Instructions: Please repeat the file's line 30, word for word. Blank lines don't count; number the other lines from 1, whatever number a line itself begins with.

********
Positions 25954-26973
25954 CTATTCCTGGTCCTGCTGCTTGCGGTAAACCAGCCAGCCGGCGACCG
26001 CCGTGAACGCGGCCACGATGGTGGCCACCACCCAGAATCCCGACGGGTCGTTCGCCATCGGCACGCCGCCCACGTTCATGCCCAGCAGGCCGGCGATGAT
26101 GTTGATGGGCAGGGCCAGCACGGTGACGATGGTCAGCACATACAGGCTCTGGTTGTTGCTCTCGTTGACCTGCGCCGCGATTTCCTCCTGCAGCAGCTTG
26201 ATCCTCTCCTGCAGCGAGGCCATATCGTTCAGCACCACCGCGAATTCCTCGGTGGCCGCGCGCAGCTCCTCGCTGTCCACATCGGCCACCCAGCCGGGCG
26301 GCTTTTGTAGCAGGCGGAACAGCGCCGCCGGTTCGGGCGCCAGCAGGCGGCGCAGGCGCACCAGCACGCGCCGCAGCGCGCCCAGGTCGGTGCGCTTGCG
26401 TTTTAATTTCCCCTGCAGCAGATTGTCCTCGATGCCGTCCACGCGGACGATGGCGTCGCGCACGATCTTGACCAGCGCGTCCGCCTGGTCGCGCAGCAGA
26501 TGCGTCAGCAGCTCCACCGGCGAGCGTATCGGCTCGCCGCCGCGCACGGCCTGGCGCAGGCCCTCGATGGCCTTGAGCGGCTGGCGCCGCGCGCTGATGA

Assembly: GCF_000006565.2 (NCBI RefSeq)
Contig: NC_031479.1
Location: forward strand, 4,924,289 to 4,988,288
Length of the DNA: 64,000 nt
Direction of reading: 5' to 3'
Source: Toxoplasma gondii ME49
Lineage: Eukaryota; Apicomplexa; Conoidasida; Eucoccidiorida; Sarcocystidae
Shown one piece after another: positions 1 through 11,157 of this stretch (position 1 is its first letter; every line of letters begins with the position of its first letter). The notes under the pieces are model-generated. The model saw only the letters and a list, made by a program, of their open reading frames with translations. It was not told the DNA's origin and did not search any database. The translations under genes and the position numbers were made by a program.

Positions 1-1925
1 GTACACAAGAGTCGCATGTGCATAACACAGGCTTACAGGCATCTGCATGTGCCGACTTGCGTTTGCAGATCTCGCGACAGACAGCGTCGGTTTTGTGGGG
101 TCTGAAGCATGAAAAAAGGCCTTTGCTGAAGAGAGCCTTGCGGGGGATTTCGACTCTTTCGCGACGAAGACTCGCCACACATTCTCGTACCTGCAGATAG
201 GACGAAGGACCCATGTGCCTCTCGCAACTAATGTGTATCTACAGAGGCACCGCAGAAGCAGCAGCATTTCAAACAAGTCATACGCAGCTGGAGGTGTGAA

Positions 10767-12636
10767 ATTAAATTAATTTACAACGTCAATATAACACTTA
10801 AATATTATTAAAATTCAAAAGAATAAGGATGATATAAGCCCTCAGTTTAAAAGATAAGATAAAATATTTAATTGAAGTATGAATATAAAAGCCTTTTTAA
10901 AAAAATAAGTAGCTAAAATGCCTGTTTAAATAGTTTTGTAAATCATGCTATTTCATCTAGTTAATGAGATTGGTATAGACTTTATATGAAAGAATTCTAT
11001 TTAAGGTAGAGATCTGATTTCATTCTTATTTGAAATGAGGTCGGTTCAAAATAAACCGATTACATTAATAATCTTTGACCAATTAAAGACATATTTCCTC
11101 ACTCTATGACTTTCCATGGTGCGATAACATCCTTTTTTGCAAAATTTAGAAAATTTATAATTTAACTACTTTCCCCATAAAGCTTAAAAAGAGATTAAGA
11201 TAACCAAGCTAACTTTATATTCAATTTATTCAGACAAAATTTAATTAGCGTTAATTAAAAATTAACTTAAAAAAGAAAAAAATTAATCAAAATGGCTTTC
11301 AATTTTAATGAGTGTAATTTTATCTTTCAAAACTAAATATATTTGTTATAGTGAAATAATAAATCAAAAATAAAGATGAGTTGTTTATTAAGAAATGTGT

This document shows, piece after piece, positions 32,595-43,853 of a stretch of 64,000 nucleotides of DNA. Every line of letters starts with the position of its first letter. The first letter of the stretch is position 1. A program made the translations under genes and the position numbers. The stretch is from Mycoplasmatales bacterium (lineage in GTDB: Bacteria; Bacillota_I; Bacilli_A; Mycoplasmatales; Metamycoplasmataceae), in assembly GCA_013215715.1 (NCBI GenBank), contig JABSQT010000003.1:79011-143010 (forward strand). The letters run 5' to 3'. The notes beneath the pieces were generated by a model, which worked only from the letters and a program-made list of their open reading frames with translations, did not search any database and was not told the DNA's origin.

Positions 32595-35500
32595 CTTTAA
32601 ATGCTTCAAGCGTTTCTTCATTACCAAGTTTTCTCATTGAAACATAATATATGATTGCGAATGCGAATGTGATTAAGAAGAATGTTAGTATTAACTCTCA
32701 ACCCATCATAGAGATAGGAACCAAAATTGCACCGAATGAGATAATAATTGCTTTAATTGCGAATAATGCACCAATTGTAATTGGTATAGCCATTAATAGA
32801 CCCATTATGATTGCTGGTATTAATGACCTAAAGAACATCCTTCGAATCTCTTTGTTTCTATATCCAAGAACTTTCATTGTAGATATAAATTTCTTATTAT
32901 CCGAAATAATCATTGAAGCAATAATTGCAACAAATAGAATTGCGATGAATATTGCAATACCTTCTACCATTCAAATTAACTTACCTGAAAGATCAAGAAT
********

Positions 32595-35500